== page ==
The processes of relaxed replication of mtDNA,
tion of mtDNA, and random segregation between daugh-
ter cells all caused the heteroplasmy levels in this popula-
tion of stem cells to spread out. As the distribution of
heteroplasmy widened through random genetic drift,
some cells developed a high mutation heteroplasmy level
and were removed from the simulation, modeling the
pathogenic effect of the mtDNA mutation. Over time,
this loss of cells with high mtDNA mutation level gradu-
ally decreased the average mutation level of the simulated
hematopoietic stem cell population. Decreasing hetero-
plasmy levels in blood have been reported for the
3243A/G mutation,
based on two measurements
spaced over a few years. These measurements are usually
interpreted as a simple linear rate of decrease in the mutant
mtDNA levels in blood samples. Our simulation results
suggest that the rate of loss of heteroplasmy from blood
stem cells is actually exponential (Figure 3A), not a con-
stant linear rate.
In the model, the average mutation level as a function of
time was described by a decaying exponential, after an
initial transient period (Figure 3A). By varying the model
parameters [mtDNA half-life T
and initial copy number
per cell N
¼ W(0) þ M(0)], we found that the average mu-
tation level m(t) as a function of time, t, had the functional
, (2)
where m
was a constant approximately equal to the initial
mutation level and C was a dimensionless constant, with
the value of C ¼ 1.45 5 0.07 determined from the simula-
tions (Table 2).
Sets of simulations where the mutation-level threshold
for cell removal, m
, was varied showed that the decay
constant C is a function of the mutation threshold (Fig-
ure 3B), with lower thresholds causing faster loss of the
mutation from the stem cell population, an intuitively
reasonable behavior. In the range 60% % m
% 100%,
this dependence was well described by function
C ¼ C
Þ, (3)
where the constant values determined by a linear fit were
¼1.1 5 0.1 and A ¼ (230 5 8)%. Even at a threshold
of 100% (Figure 3B), requiring the simulated cell to fix on
the mutation before the cell is removed, the simulation
still showed an exponential decrease in heteroplasmy level
in the hematopoietic stem cell population.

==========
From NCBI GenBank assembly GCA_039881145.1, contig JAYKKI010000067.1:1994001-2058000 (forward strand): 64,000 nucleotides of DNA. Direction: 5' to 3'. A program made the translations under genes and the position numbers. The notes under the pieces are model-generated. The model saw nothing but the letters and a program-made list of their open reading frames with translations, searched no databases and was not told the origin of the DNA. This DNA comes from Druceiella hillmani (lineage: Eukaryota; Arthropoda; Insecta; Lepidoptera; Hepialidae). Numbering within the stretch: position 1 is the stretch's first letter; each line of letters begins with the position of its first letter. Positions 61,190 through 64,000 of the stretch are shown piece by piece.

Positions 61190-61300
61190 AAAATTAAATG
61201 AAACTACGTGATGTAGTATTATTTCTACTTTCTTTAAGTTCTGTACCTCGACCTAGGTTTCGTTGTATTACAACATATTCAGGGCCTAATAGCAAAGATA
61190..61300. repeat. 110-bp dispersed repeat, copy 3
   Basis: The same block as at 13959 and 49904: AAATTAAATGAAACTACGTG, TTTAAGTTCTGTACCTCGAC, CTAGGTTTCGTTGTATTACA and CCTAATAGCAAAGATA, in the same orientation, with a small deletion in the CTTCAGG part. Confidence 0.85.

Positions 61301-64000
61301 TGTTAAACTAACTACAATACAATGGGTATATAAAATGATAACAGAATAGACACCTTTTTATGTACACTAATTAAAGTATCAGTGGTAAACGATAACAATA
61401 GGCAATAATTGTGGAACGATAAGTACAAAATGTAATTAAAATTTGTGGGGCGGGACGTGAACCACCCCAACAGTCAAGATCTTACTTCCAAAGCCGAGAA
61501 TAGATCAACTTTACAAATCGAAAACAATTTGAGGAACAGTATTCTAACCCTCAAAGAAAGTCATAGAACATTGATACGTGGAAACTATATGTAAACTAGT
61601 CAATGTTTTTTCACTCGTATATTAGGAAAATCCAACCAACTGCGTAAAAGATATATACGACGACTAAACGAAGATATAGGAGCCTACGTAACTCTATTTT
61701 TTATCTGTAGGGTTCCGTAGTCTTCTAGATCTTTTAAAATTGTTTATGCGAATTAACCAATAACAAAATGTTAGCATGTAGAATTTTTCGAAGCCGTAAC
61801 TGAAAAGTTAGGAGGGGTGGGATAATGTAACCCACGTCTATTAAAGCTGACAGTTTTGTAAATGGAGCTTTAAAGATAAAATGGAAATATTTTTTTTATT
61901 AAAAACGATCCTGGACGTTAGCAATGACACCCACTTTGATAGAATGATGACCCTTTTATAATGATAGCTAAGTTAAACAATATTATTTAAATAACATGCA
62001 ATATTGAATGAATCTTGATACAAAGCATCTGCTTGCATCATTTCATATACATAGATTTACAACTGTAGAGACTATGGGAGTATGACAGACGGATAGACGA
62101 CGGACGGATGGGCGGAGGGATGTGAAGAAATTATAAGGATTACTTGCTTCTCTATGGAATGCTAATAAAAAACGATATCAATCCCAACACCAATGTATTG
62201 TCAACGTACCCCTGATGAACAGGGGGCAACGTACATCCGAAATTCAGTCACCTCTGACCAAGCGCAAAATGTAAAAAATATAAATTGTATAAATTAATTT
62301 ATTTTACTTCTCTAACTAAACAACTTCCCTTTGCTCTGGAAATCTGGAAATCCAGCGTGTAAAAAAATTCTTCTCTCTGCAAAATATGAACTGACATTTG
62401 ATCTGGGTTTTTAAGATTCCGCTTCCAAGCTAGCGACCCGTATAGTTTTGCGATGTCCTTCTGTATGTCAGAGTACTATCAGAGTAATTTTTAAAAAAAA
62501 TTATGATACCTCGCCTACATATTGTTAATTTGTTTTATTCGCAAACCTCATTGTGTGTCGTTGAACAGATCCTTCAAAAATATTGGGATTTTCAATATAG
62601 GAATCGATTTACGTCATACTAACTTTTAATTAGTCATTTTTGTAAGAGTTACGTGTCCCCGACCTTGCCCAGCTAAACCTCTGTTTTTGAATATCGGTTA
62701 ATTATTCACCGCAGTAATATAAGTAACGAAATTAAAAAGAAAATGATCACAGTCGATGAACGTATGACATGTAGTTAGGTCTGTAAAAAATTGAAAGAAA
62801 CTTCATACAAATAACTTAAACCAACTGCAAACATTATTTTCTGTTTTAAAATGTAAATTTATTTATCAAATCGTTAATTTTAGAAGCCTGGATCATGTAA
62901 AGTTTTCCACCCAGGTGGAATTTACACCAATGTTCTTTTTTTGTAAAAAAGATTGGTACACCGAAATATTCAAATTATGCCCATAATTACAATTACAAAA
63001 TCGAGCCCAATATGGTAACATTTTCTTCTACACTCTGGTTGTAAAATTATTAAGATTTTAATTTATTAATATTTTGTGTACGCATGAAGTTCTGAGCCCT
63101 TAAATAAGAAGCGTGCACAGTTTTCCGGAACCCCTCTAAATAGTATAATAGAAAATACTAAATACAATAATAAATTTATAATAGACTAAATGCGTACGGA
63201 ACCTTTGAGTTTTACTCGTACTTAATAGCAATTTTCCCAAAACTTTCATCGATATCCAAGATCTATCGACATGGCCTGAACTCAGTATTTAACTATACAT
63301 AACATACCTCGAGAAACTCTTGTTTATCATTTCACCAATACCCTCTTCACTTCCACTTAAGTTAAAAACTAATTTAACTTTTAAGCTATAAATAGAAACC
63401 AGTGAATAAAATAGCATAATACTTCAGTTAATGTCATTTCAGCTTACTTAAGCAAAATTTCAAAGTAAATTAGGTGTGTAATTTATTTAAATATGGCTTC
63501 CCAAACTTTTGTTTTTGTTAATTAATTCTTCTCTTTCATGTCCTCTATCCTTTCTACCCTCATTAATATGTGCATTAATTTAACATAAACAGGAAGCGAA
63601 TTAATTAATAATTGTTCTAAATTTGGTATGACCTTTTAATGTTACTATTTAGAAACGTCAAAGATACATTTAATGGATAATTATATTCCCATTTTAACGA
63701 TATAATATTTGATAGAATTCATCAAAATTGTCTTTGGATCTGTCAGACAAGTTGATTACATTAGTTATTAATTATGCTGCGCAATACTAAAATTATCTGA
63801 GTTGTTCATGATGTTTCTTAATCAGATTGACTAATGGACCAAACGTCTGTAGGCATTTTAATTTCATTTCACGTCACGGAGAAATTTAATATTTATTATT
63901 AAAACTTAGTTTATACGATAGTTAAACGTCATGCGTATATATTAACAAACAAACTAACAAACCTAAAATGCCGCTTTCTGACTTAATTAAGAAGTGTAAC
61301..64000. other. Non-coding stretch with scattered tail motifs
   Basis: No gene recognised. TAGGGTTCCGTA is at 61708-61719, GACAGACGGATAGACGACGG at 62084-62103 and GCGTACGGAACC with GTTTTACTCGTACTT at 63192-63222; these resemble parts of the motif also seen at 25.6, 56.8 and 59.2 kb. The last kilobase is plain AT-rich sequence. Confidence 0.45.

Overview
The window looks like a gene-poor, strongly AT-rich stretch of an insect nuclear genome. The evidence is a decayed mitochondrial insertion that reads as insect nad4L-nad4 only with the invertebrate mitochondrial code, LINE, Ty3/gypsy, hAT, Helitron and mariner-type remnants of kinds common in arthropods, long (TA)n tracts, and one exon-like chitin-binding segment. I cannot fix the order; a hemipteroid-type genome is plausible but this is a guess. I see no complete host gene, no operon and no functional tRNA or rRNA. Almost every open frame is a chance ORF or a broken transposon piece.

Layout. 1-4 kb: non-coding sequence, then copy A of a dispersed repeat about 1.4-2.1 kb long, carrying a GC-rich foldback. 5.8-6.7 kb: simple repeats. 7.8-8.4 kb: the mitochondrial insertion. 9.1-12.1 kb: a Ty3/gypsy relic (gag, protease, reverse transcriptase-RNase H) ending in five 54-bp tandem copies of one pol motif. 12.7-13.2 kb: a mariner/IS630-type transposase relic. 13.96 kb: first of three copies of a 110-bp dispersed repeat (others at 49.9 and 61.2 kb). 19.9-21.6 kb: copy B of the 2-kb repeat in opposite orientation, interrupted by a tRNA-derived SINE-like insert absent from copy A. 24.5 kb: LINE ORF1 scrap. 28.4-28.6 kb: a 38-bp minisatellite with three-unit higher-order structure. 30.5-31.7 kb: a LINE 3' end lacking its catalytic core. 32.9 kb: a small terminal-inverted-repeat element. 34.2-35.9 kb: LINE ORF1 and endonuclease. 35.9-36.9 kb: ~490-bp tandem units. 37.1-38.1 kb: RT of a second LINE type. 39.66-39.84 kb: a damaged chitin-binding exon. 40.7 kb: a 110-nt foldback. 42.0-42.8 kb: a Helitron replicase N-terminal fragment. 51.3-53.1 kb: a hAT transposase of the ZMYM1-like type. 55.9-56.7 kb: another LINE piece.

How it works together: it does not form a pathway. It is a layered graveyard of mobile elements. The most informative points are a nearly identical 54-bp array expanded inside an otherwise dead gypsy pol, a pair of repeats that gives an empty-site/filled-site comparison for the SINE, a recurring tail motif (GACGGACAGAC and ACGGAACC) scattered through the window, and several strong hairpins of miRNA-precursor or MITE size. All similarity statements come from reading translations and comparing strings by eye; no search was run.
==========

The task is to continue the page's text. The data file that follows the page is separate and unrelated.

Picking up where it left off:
Blood Precursor Simulation Results
The hematopoietic stem cell simulation modeled the
changes in the population of blood stem cells over time.
To relate this to measurements taken from samples of pe-
ripheral blood, we needed to know how mtDNA hetero-
plasmy levels can change through the process of forming
the mature blood cells from the stem cell population. We
modeled this very simply as a series of rapid cell divisions
with a mean cell division period of 1 day.
For the purpose
of this model, we ignored all of the complications of the
different types of blood cells, and we focused just on the
basic question of how a rapid expansion in the cell popu-
lation could affect the mean mtDNA heteroplasmy level
Figure 3. Simulation Results for the Blood Stem Cell Model
(A) An exponential decrease in mean mutation level in blood stem
cell model. Results are shown for two simulations with different
initial mutation levels, 70% and 30%. Other simulation parameters
were T
¼ 10 days, N ¼ 1000, and m
¼ 90%.
(B) Dependence of the decay constant C, defined in Equation 2,on
the mutation threshold for loss of the stem cell, m
. The line is
a fit to the data with Equation 3 (with R
¼ 0.968 and p < 0.0001).
Table 2. The Value of the Exponential-Decay Constant C in
Equation 2 Computed for Various Simulation Parameters
Number of
Stem Cells
mtDNA Copy
Number, N
Level, m (%) C
20,000 1,000 10 30 1.4251
20,000 1,000 10 70 1.4212
20,000 1,000 20 30 1.5234
20,000 1,000 20 70 1.5459
20,000 2,000 10 30 1.3870
20,000 2,000 10 70 1.3662
20,000 2,000 20 30 1.5530
20,000 2,000 20 70 1.4423
2,000,000 1,000 10 30 1.4075
The parameters N
, and the initial heteroplasmy levels were varied. The
mean decay constant in these simulations was C ¼ 1.45, with standard
deviation ¼ 0.07.
336 The American Journal of Human Genetics 82, 333–343, February 2008
in these cells. Figure 4 shows a set of ten typical simulation
results. Figure 4A shows the increase in the cell number as
a function of time. The variation in this plot across re-
peated simulations shows the sensitivity of the total cell